A service which the Canadian banks render the country, and which is usually but poorly appreciated, is the branch service. It speaks well for their progressiveness in this connection when the number of branches is compared with those of Great Britain or elsewhere. According to the Bankers' Magazine, during a recent five-year period, Canadian branches were increased fifty per cent while in Great Britain the increase was only fifteen per cent. Furthermore, these statistics show that Great Britain has one bank for every 5,116 inhabitants, while Canada has one for every 2,847 people. Thus, according to population, the bank offices in Canada are nearly double those of Great Britain. It must be remembered that the Canadian banks open branches under a great deal heavier expense and more inconvenience than their English confreres, and a branch is more likely to remain an expensive burden in Canada for a longer period than a similar branch in the old country. There are few villages in England which cannot show a fair proportion of affluent residents either living in the village or occupying the neighboring country houses, whereas in Canada a new branch generally means more loans than deposits with which to start. Were it not for the circulation privileges the expense would be a serious deterrent to the practice of opening up branches, especially in newly settled localities.

It has been argued that there is a great economy in the branch system thru the fact that there is only one executive for a large number of branches as compared with the individual executives required for the American national banks. This economy, great tho it is, is partly offset by the increased cost of operating branches, owing more particularly to the non-concentration of the clerical work. In other words, a teller or ledger-keeper, for instance, in a big office can easily put thru four or five times more work than he would be called upon to do in a smaller office. This statement is substantiated by figures the writer obtained from one of the leading American banks where for the past ten years the average number of men per million dollars deposited has held steadily at about four and six-tenths, whereas Canadian banks average twelve or thirteen men per million dollars of deposit.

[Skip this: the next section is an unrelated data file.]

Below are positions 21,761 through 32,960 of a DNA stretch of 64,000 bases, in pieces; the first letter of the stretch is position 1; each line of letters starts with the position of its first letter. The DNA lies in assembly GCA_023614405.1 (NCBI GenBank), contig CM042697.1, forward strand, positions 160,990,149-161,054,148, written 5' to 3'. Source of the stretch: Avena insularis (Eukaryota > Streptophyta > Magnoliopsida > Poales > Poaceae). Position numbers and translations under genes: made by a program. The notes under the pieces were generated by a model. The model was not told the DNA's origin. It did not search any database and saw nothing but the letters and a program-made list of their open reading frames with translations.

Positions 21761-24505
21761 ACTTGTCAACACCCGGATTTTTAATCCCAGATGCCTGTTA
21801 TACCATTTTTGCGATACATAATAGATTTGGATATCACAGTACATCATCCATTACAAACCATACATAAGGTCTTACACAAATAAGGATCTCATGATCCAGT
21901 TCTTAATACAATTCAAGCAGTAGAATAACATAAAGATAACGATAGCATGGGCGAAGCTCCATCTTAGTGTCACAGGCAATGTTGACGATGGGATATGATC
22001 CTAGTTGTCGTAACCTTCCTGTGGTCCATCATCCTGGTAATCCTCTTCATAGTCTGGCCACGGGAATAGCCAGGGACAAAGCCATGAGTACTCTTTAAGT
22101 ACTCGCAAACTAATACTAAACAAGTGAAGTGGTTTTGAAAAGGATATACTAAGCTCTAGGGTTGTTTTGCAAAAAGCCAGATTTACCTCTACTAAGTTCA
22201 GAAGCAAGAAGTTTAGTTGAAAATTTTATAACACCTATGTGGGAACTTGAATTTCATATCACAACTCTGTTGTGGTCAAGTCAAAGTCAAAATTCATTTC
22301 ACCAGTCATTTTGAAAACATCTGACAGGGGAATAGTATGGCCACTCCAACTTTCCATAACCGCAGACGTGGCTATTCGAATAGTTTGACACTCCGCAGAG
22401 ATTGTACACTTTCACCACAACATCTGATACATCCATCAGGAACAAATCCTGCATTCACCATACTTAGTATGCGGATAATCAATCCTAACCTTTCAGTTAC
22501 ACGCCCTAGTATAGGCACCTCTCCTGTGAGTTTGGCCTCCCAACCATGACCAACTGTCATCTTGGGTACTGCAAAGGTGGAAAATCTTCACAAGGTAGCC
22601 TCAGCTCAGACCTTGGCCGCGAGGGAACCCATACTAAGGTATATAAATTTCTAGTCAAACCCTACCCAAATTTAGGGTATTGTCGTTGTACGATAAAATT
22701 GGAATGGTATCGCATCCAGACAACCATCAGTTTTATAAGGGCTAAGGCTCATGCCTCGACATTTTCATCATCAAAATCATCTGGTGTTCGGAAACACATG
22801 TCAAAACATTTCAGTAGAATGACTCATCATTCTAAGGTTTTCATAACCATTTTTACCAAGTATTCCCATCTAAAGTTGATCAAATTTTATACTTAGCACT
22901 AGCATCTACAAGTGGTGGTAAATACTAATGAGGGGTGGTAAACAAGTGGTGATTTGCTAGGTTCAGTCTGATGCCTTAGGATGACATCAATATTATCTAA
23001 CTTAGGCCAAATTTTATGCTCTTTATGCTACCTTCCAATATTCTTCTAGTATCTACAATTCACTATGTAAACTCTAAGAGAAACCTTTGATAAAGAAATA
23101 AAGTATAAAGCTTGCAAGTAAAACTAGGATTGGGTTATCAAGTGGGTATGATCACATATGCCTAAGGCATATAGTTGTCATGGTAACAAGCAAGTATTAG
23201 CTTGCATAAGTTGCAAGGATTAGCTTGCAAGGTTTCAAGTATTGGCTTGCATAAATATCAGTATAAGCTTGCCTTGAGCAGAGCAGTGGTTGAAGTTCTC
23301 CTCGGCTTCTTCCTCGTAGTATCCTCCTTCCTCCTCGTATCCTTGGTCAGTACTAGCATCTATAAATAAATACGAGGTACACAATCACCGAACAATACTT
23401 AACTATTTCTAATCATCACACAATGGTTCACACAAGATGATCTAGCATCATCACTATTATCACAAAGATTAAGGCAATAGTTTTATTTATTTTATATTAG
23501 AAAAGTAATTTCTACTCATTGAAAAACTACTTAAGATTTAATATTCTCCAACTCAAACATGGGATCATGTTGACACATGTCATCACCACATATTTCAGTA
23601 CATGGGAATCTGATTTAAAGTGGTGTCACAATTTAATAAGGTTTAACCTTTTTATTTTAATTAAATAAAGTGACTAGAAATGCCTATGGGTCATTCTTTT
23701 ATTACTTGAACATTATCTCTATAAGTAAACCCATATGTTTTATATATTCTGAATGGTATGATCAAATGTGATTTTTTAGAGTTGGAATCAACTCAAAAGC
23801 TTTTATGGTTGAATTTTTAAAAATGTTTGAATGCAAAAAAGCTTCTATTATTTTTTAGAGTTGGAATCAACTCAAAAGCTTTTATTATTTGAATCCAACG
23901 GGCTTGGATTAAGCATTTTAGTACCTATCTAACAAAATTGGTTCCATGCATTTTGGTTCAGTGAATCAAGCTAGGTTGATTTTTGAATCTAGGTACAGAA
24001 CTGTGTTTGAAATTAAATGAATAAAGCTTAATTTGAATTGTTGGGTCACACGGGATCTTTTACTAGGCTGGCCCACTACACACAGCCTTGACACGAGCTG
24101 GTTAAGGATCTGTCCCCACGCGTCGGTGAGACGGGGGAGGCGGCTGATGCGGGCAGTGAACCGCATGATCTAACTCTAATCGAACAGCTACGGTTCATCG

Very interesting statistics concerning the business of a branch can be derived from the books. A progressive record of all useful data should be made and compared either annually or semi-annually, such as total turnover, number of items passing thru the different departments, number and aggregate salary of men employed, amount of stationery used, average amount of deposits, loans for the year and other information of similar nature. These figures are generally called for by the head office, but in any case their comparison with previous years is invaluable to a branch manager who aims to keep expenses within a proper ratio to the business transacted.

As the main work in an office consists in handling the loans and deposits, a simple but valuable test of this ratio is to find the percentages which salaries and expenses bear to the combined total of the average loans and deposits. It is interesting to note how sensitive these percentages are. It is possible to account for any change over the previous year or half-year. An increase, for instance, in the expense percentage over the previous year would probably be due to some extraordinary expenses for repairs or the like. An increase in the salary percentage might show that the staff employed was getting more expensive than the business warranted, and steps should be taken to exchange for lower salaried men where possible.

The normal tendency of both percentages is constantly downward. Every upward movement should be inquired into closely.